How to Choose a Beginner Guitar for Your Child

 

If your child is still interested in playing the guitar after some after-school lessons, it may be time to trade in that rental and surprise them with their first guitar. When it comes to purchasing a beginner guitar for your child, there are a few things to pay attention to, including size and type. With a little knowledge and compromise, you should be able to find a model that will fit into your budget and have the necessary playability, look, and sound to please everybody. Read on for a few crucial tips that will help guide you through the beginner guitar buying process.

Pick a Type

Before you start your search, it’s important to choose a type. Although mandolins and ukuleles have enjoyed a renewed popularity, an acoustic or electric guitar may be better suited for your child. While each has their own merits, neither is a right — or wrong– choice. Ultimately, the decision is yours and should be based upon the desires and interests of your child. Buying an electric guitar for a child who is mostly interested in folk music would be a mistake, as would purchasing an acoustic guitar for a child with aspirations of learning songs by their favorite metal band. In order to avoid making a mistake, sit down with your child and talk to them about which type they’d prefer. Note: if your child is left-handed, many manufacturers make left-handed versions of their guitars.

Epiphone Les Paul Standard Left-Handed Electric Guitar Ebony The age-old adage says that left-handed people are the only ones in their right minds. There must be some leftys at Epiphone, because this left-handed Les Paul Standard rocks! With a mahogany and alder body, maple veneer over carved top, and set neck, you can wail away ’till the cows come home. Learn More.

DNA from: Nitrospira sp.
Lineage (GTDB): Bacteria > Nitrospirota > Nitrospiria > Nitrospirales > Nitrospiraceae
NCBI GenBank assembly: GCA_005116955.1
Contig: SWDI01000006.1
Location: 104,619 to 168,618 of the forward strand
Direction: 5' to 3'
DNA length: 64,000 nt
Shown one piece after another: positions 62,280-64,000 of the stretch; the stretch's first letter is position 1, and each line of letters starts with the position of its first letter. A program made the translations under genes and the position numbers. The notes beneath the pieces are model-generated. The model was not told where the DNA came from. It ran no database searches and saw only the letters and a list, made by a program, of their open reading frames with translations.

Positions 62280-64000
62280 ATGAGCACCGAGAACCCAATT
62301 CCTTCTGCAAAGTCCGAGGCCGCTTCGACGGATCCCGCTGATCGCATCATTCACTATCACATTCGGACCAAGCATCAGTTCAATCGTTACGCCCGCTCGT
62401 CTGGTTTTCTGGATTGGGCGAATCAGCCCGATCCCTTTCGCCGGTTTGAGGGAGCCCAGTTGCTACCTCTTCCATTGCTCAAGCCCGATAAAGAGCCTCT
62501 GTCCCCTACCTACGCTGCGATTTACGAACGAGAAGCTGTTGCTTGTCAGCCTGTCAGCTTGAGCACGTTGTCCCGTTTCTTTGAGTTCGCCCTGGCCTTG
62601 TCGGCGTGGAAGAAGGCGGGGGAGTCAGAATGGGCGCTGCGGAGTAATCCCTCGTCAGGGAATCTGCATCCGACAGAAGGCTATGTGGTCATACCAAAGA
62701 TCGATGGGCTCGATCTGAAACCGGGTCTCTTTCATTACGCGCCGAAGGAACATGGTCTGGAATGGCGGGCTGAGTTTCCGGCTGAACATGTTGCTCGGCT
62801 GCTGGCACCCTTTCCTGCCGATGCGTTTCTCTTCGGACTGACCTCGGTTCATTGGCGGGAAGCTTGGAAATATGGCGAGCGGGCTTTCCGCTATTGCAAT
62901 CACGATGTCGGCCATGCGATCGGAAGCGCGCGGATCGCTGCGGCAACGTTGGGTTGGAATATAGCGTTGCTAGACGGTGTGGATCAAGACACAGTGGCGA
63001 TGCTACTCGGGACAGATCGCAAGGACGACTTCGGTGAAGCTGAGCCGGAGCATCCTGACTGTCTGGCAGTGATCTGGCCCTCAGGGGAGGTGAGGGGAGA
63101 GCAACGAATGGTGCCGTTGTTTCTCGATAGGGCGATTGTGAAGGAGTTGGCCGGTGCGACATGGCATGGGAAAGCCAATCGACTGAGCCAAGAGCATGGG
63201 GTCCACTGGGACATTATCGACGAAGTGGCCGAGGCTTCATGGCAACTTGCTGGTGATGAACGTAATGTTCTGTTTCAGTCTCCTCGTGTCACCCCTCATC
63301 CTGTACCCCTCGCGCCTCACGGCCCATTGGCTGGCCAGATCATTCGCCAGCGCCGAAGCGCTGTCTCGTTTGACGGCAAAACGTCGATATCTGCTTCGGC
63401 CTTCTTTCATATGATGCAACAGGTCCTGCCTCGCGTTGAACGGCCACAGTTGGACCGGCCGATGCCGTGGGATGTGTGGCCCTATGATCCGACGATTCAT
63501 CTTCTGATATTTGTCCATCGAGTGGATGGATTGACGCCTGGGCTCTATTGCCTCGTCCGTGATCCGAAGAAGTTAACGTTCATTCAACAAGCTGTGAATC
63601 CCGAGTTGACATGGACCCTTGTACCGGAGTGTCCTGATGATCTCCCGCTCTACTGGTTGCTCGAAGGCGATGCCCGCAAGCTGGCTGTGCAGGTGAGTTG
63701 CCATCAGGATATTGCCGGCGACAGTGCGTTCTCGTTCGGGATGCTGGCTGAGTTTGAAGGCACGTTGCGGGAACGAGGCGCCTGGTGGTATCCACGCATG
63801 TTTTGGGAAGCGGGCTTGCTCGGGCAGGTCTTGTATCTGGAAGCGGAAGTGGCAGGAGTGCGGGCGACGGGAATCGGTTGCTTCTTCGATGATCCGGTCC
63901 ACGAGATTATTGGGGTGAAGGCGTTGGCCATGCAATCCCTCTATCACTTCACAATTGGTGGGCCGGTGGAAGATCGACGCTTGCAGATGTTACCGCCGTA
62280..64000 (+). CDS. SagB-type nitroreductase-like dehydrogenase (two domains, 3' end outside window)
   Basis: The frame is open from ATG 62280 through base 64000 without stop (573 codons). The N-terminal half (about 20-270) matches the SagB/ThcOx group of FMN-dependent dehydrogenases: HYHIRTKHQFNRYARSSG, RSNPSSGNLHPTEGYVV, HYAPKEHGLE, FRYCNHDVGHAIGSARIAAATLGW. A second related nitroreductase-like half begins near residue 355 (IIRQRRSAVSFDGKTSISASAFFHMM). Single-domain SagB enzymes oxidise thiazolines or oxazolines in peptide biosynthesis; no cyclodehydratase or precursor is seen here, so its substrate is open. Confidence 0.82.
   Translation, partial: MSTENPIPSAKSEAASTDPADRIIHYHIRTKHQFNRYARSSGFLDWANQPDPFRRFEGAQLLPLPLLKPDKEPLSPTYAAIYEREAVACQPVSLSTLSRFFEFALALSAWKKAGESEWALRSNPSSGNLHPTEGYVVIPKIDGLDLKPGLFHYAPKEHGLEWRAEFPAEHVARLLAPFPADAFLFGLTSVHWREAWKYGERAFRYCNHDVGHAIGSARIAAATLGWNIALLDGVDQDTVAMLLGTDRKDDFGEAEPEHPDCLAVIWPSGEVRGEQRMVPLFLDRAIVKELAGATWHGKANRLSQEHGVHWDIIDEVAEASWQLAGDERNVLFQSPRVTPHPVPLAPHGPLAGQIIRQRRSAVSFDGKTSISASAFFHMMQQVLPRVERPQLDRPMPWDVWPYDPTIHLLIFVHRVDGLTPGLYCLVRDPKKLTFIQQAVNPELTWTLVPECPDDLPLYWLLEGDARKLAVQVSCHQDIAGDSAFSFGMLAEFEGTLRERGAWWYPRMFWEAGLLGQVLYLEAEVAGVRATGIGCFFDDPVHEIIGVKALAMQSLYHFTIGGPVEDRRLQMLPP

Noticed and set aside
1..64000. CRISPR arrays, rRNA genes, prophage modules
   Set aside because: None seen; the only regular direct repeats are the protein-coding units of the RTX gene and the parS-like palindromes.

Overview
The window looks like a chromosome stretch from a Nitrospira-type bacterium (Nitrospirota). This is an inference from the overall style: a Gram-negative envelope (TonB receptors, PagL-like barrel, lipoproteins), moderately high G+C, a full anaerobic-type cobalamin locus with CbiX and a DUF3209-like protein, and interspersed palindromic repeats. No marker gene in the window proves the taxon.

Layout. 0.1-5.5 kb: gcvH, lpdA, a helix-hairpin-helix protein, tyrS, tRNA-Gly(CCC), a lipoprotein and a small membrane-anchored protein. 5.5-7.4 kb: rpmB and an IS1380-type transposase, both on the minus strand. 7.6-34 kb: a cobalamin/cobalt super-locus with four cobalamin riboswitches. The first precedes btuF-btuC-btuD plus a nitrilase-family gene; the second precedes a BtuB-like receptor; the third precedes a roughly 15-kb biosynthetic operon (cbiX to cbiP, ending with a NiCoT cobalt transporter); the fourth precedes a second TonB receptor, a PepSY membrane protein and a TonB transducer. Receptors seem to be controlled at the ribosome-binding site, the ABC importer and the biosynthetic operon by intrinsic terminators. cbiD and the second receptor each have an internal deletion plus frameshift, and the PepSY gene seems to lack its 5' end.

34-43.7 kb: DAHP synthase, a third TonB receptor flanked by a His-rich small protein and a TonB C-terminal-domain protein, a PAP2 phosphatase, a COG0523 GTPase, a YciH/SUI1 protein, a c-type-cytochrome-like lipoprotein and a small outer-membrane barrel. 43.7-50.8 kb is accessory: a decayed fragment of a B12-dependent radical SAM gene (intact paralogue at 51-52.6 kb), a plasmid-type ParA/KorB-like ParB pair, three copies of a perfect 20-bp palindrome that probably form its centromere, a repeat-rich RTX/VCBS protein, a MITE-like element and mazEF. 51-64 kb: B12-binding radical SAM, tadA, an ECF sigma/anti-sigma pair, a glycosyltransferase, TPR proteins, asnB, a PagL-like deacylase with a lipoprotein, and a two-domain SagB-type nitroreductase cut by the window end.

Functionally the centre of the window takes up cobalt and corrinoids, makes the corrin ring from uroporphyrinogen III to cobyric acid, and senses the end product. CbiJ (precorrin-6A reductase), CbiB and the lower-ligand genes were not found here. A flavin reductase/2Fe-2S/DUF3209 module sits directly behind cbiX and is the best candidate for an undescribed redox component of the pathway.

Select a Size

Choosing the correct size beginner guitar is perhaps the most crucial step on the list, as a guitar that’s too large will make it difficult for your child to make the proper reach with both of their hands. Not only is over-reaching physically painful, but it puts them at a great technical disadvantage since they won’t be able to properly move their fingers along the fingerboard. On the other end of the spectrum, a too small guitar can also be detrimental because your child will learn the wrong playing technique. The best way to find the right size is to try out different guitars but, if that’s not an option, here are some general guidelines: